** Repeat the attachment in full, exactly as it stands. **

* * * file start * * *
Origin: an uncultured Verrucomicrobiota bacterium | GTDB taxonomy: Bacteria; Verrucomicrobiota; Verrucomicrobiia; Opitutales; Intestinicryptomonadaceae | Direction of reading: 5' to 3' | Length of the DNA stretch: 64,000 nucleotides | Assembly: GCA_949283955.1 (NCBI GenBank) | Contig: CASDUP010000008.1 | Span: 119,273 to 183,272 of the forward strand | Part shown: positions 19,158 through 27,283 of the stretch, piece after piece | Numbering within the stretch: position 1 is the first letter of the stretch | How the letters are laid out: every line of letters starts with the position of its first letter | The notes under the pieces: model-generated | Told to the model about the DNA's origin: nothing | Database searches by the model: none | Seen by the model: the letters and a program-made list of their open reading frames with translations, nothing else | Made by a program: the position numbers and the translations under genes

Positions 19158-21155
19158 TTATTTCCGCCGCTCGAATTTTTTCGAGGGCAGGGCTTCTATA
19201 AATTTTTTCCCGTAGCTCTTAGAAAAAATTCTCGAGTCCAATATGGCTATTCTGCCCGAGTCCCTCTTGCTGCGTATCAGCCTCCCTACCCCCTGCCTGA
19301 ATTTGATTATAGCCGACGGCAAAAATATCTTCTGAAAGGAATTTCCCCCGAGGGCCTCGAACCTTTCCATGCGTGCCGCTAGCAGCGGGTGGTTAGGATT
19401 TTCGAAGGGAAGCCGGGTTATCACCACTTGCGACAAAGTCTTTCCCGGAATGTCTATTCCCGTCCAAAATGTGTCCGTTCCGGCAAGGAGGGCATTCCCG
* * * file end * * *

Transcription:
Origin: an uncultured Verrucomicrobiota bacterium | GTDB taxonomy: Bacteria; Verrucomicrobiota; Verrucomicrobiia; Opitutales; Intestinicryptomonadaceae | Direction of reading: 5' to 3' | Length of the DNA stretch: 64,000 nucleotides | Assembly: GCA_949283955.1 (NCBI GenBank) | Contig: CASDUP010000008.1 | Span: 119,273 to 183,272 of the forward strand | Part shown: positions 19,158 through 27,283 of the stretch, piece after piece | Numbering within the stretch: position 1 is the first letter of the stretch | How the letters are laid out: every line of letters starts with the position of its first letter | The notes under the pieces: model-generated | Told to the model about the DNA's origin: nothing | Database searches by the model: none | Seen by the model: the letters and a program-made list of their open reading frames with translations, nothing else | Made by a program: the position numbers and the translations under genes

Positions 19158-21155
19158 TTATTTCCGCCGCTCGAATTTTTTCGAGGGCAGGGCTTCTATA
19201 AATTTTTTCCCGTAGCTCTTAGAAAAAATTCTCGAGTCCAATATGGCTATTCTGCCCGAGTCCCTCTTGCTGCGTATCAGCCTCCCTACCCCCTGCCTGA
19301 ATTTGATTATAGCCGACGGCAAAAATATCTTCTGAAAGGAATTTCCCCCGAGGGCCTCGAACCTTTCCATGCGTGCCGCTAGCAGCGGGTGGTTAGGATT
19401 TTCGAAGGGAAGCCGGGTTATCACCACTTGCGACAAAGTCTTTCCCGGAATGTCTATTCCCGTCCAAAATGTGTCCGTTCCGGCAAGGAGGGCATTCCCG